Shakeel continues to push himself to explore and grow. He is working on a degree in nursing, hosting a podcast and eventually would like to publish a book. House of Amal is proud to publish Shakeel’s work on our guestroom.
House of Amal
When he was four years old, Shakeel came from Bangladesh to the United States. “I’m more American than I am south Asian. I was raised here, lived in new york all my life.” Throughout his youth, Shakeel felt compelled to express and share his experiences. This led him to spoken word, where he learned to be authentic to his voice. “ I tried implementing my personal touch to every single poem that I wrote or performed.” Now at age 20, Shakeel found himself experiencing an intense quarantine alongside his fellow Americans. To make sense of this strange time, Shakeel turned back to poetry. Not knowing what to expect, Shakeel was swept away by the process. “The first few stanzas opened the floodgates. That poem took at least a week,I was in the zone. I wasn’t writing at all.”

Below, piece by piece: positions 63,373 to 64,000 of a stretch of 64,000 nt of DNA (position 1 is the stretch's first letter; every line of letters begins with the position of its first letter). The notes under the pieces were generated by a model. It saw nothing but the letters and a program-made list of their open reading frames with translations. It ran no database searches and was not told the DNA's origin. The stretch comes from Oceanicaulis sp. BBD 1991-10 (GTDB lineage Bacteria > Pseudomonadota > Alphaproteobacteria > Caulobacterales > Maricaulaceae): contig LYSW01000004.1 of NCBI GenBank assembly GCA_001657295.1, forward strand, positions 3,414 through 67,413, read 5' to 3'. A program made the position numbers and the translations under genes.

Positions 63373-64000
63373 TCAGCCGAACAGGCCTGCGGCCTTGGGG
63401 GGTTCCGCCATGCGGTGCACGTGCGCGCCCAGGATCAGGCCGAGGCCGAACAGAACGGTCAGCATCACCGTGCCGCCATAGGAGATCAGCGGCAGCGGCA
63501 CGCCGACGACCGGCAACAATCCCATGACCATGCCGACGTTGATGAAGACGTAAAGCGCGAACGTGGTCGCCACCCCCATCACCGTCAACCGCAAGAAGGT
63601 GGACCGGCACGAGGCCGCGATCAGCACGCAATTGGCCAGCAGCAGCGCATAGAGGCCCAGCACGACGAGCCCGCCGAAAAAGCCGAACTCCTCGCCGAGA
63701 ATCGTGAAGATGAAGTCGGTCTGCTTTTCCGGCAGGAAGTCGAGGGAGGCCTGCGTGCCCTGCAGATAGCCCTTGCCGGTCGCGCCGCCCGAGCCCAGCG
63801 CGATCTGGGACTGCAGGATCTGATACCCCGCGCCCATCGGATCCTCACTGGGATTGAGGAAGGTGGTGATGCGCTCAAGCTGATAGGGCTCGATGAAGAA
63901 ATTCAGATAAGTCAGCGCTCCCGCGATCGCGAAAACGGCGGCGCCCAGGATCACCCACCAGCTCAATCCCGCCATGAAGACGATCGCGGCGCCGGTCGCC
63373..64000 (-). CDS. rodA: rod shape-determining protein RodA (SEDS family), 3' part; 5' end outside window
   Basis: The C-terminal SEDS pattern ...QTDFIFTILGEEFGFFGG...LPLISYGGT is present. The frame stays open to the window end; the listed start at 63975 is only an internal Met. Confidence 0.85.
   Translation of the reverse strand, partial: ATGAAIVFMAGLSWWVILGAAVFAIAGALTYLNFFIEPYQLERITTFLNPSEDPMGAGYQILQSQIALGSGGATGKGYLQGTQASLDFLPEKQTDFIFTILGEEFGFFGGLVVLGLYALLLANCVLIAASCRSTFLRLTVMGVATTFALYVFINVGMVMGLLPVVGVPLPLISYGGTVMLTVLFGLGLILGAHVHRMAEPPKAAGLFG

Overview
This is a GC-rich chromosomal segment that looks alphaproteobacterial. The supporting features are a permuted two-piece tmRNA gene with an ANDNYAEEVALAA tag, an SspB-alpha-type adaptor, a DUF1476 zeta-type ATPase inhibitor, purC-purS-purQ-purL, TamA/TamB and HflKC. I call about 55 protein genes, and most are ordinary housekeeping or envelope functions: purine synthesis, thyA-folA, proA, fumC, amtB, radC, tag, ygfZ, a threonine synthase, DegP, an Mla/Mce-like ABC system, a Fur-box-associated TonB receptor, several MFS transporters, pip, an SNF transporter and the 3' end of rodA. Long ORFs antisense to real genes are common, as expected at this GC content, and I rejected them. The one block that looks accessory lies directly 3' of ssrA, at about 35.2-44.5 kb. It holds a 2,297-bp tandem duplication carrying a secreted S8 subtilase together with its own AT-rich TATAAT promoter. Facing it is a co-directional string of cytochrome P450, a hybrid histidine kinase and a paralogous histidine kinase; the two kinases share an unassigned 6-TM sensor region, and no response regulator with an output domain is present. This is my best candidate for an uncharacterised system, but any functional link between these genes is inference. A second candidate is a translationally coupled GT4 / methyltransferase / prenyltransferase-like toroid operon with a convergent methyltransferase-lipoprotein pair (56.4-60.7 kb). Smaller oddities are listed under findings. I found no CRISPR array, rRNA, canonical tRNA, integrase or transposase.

Remnants of past dreams and delusions command me to hurry along this narrow ridge, hugging a mountain of fantasies and failures lightheaded from the altitude, suffocating on toxic fumes, I glance down to find a bottomless sea of fire spitting out balls of scarlet agony springing past me, a cool wind following each in its trail and leaving a singed mountaintop in its wake
I can hear him his screams piercing through the blockade of smog placed in defiance to this structure’s architect, echoing across the rocky passage, deserted unbeknownst to him, he cries out to me- pleas to hold on
A prayer escapes me, “Let there be rain, to drown out the cries of the embers that never grew to see the day they’d encompass a meaningful plot” —virtuous vertigo